InvestSMART

Timing the market can help avoid the financial storms

THERE are three popular investment approaches that don't work in this market. They are the plodder (your standard 20-stock "moron portfolio" investor), the income investor and the value investor. Why don't they work? Because all of them hold on to the financial advice industry's third-most popular tenet that "you can't time the market".

THERE are three popular investment approaches that don't work in this market. They are the plodder (your standard 20-stock "moron portfolio" investor), the income investor and the value investor. Why don't they work? Because all of them hold on to the financial advice industry's third-most popular tenet that "you can't time the market".

Armed with that ignorance these three investor styles are going to go into another potential global financial crisis completely unarmed and are once again going to take it right on the nose. Because when the market starts to fall, as it is now, they are going to do nothing, they are simply going to sit there quoting the standard share market idioms that "it'll be all right in the end", that "the sharemarket always goes up" and that "you can't time the market".

But the truth is that the only people who can afford to remain invested in the equity market for a long-term trend, a trend that just might not reappear in your own personal time frame, are people that don't need the money, because they are the only ones who can afford to be patient. The rest of us, the people with mortgages, school fees, debt and underfunded retirement expectations, can't. We are at the edge of the financial envelope, we need the money and can't afford to lose 13 years of average sharemarket returns in 18 months yet again.

We cannot afford to be patient and anyone adopting a head-in-the-sand mantra who can't afford it learnt nothing from the last GFC and is not a mortal man/woman/investor.

A lot of people look back on the last GFC and say, in hindsight, that "it was obvious". Well, is it not obvious now? We have to do better than put our faith in the persistent but monumentally stupid idea that the best you can do is blindly invest in the long term with your eyes shut to the short term. Sorry, but there is no risk-free return in equities, you have to make choices and time the market or you are going to end up a victim.

In this market the call is whether you want to be in the middle of a storm clutching your future or standing on the edges watching it. Of course you should be on the edges the problem is most people don't know how to get there. You need a mechanism, something more than just plucking it out of the air.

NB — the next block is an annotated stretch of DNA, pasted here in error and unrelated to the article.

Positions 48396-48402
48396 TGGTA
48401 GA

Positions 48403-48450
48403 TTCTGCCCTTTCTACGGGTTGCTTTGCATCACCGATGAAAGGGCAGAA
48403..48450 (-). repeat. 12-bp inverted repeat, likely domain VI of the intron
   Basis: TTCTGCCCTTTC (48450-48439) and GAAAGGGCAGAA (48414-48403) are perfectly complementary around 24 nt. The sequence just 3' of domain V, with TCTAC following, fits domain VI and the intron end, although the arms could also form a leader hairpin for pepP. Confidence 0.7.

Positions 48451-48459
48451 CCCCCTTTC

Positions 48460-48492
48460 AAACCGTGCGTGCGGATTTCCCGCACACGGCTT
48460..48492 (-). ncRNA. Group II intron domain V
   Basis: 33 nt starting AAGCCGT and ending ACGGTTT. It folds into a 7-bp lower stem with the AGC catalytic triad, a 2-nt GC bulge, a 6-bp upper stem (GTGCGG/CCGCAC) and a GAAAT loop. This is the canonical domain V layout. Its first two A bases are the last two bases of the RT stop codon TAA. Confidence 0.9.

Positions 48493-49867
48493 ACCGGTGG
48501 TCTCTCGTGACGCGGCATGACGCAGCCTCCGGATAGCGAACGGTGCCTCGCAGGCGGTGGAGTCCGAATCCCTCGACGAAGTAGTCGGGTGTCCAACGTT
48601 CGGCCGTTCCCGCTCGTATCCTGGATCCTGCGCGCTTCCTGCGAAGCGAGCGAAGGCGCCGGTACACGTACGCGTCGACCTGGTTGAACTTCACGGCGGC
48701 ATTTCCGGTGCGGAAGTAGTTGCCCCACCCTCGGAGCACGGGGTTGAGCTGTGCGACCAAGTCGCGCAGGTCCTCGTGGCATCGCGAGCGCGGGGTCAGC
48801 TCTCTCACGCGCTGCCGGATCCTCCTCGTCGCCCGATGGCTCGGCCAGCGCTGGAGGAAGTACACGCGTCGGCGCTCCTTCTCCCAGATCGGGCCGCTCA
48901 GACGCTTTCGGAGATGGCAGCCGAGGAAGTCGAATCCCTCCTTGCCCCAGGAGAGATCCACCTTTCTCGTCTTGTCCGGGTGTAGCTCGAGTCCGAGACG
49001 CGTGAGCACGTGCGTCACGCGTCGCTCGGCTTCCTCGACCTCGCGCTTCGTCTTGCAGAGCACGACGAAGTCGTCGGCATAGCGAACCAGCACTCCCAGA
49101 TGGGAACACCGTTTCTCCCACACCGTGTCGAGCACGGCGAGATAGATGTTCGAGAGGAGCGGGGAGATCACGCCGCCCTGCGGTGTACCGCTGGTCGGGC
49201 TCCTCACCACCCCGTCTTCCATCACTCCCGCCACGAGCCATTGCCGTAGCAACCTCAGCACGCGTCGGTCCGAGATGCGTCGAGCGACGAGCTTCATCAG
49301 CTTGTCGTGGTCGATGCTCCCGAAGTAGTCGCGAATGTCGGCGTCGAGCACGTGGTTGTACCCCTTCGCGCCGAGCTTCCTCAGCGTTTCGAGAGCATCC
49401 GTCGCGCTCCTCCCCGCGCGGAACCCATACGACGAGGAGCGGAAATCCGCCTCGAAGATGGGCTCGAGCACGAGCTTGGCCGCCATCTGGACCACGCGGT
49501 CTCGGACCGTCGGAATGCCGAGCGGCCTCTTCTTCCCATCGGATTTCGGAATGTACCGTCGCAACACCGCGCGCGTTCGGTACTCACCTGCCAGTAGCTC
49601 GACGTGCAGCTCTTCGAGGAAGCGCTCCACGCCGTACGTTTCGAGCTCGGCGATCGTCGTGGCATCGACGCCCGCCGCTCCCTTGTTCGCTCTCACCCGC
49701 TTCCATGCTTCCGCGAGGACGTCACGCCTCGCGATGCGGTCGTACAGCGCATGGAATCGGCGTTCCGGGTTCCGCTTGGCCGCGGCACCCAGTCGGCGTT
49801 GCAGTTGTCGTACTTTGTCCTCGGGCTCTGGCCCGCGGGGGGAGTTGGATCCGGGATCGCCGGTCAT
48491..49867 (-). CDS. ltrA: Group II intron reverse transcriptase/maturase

In the Marcus Today portfolios we have a "timing" mechanism designed to protect us from a GFC-style event and both our portfolios, despite the aim of being long-term investment portfolios, are now in 100 per cent cash, including the income portfolio, bar a holding in Foster's. Every stock individually triggered what we called a "catastrophe" stop loss, a wide-set stop loss designed to protect the portfolios not from a small movement in the market but from a downtrend that looked significant enough to disturb even long-term investors.

Now I know the first thing that comes to your mind is whether this is right or wrong and doubtless some of you will email me your opinions about whether to be in or out of the market, but don't bother because it doesn't matter.

Neither you nor I know whether it is right or wrong.

But what we do know is that being systematic and having a plan has left us, in the middle of a storm, earning a positive return of about 6 per cent with not one sleepless night either before the recent market debacle began or since. On top of that we are clear-headed, unemotional and locked and loaded, ready to go when it looks right to do so, which could be tomorrow and it could be never.

Timing the market is not easy but it's not impossible and ultimately you have to try because it is, after all, the game. With that in mind we have made available at marcustoday.com.au a short guide to timing the market and some of the mechanisms used to do it.

Plodders, income investors and value investors take note, because with your approach, if the storm comes, hell's coming with it.


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